Security Lapses Bedevil Livermore; Noting a Culture of Lax Security at U.S. Nuclear-Weapons Labs, Energy Secretary Abraham Threatens to Take Their Management Away from the University of California
Byline: Martin Edwin Andersen, INSIGHT
Egregious security lapses at a University of California (UC) nuclear-weapons lab coming amid stark warnings by the CIA that Osama bin Laden may be planning an attack against just such a target pushed Energy Secretary Spencer Abraham's patience with UC's mismanagement and constant denials to the breaking point. "The Energy Department [DOE] views security as the critical responsibility of the national laboratories," Abraham fumed, "and we treat any lapse or failure as significant." Demanding "immediate corrective action," the DOE chief took the unprecedented step of quickly dispatching an elite security team to assess whether the department should take over direct responsibility for security at UC's Lawrence Livermore National Laboratory (LLNL), one of the research labs that hold the country's most sensitive nuclear secrets as well as material used to make thermonuclear weapons.
As the team began its probe in early June, a lab insider tells Insight, tensions ran so high "you could hear yelling and screaming" at the meetings held with LLNL officials. Three senior lab-security officials were suspended pending an investigation.
Officially, the primary concerns of the National Nuclear Security Administration (NNSA) "tiger team" sent by Abraham to the Livermore site centered on revelations in May concerning the loss in April of a set of still-missing security keys that went unreported to lab senior management for three weeks. A week before the keys disappeared a security officer's access badge also vanished another serious security breach that went unreported to senior lab management for six weeks. The tiger team, including Greg Rudy, DOE's chief of defense nuclear security, and intelligence veteran Greg Padonsky, also was given the task of probing long-standing accusations by LLNL security officials that the assigned special response (SWAT) team is unprepared to defend the lab, located near the populous San Francisco Bay area, against terrorist attack.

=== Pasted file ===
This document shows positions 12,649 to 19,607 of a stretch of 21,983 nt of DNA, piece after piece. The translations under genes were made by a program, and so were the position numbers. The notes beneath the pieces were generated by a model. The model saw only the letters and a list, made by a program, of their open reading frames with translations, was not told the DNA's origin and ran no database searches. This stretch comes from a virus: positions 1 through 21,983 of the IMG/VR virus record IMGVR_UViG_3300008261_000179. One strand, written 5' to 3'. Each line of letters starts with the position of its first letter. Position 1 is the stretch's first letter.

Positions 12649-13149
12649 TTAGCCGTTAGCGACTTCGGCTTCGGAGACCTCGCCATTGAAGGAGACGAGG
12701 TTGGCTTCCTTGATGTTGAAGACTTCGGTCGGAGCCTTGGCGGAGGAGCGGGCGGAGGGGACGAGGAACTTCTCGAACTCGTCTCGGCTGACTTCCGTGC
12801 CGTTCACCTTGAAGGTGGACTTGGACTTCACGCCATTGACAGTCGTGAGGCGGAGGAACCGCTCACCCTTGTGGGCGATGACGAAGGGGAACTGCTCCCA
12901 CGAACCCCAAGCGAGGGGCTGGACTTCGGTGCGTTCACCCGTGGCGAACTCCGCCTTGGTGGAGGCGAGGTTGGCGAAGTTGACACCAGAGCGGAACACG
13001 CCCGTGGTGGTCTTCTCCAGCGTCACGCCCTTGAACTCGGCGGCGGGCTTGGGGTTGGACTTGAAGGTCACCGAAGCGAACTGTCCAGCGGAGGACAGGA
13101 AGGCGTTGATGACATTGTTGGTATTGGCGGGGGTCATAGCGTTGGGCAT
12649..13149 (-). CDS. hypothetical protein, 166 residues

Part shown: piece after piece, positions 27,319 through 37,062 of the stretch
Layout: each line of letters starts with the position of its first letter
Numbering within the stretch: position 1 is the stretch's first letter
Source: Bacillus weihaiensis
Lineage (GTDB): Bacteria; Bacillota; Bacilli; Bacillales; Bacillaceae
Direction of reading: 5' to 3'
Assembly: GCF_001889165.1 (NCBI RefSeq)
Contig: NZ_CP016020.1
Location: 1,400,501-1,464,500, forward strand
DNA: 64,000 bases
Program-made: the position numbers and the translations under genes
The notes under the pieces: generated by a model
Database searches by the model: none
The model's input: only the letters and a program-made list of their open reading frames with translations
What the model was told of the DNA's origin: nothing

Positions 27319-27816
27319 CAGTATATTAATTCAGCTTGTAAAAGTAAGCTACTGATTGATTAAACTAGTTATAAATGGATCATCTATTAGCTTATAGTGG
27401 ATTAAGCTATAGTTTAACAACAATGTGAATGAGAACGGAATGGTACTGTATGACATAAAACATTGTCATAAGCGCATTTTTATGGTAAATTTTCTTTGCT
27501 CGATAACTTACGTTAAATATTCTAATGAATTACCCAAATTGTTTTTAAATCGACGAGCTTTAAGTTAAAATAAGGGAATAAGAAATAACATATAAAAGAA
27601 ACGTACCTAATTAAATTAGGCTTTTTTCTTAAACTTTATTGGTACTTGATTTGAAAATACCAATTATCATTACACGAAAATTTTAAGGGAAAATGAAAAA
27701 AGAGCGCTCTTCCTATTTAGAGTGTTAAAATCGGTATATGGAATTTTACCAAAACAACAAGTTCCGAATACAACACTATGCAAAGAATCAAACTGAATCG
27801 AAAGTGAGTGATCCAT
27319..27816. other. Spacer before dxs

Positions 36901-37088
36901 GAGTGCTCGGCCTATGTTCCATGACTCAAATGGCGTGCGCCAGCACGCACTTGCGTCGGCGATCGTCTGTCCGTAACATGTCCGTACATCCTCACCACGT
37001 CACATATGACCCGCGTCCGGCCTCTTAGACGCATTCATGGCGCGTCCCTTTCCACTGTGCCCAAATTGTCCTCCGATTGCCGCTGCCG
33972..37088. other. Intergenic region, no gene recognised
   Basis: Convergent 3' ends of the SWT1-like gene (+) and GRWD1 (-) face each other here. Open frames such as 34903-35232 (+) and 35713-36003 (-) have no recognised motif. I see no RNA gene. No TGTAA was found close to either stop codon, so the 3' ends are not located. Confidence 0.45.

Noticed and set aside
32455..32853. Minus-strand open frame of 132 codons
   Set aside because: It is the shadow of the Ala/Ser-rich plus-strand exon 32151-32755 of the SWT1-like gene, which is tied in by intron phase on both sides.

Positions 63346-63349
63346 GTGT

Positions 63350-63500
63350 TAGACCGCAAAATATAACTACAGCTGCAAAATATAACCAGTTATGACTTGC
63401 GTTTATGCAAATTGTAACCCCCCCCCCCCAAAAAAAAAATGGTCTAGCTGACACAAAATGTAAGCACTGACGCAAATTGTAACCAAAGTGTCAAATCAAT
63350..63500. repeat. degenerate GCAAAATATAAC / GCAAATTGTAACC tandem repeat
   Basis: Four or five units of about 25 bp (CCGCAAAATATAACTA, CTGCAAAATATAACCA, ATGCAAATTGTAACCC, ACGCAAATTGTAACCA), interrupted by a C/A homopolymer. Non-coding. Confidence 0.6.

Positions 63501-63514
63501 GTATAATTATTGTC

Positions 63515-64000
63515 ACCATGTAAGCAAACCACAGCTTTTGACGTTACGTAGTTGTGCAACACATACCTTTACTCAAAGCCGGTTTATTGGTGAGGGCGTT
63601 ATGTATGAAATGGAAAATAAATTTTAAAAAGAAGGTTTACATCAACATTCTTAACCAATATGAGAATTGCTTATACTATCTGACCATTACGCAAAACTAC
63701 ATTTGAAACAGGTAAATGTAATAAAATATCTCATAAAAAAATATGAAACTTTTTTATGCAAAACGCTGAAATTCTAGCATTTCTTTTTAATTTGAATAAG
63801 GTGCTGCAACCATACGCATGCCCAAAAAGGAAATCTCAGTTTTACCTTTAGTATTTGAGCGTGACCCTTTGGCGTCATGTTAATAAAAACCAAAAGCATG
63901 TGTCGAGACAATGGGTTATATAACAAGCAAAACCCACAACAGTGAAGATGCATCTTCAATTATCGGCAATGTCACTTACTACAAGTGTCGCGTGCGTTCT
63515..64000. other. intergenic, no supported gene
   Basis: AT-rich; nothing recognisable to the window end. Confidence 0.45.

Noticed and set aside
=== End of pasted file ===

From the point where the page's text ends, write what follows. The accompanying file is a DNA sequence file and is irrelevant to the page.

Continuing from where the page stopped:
"I am disturbed by evidence that other managers in the chain of command have been lax in identifying and reporting potentially serious security problems," said NNSA Administrator Linton Brooks. "That this is occurring in the current atmosphere of heightened security awareness is unacceptable." Adds Peter Stockton, a senior investigator for the Project on Government Oversight (POGO), a Washington-based advocacy group: "For DOE to say that they may intervene in the lab's security that's a huge slap on the face for Livermore and shows just how angry people are."
Abraham unleashed the tiger team after an unclassified report prepared in May by the CIA's intelligence directorate warned that terrorists may try to use crude nuclear devices against the United States. As reported by the Washington Times, the assessment said that bin Laden's operatives "may try to launch conventional attacks against the nuclear industrial infrastructure of the United States in a bid to cause contamination, disruption and terror."
The security scandal at LLNL, which houses the Nuclear Weapons Information Program believed to be the single most important repository of knowledge about the U.S. nuclear arsenal and its capabilities, weaknesses, developments, strategies and new technologies came on the heels of another long-running scandal involving financial abuses, security concerns and other mismanagement at the Los Alamos National Laboratory in New Mexico, the other weapons lab run by the University of California for DOE. Three years ago, computer hard drives containing nuclear secrets were lost at the lab and Chinese-American scientist Wen Ho Lee was accused of espionage before charges were dropped amid claims of prosecutorial misconduct.
In April Abraham announced that the allegations of mismanagement would result in UC's Los Alamos contract being put up for competitive bidding when it expires in 2005. …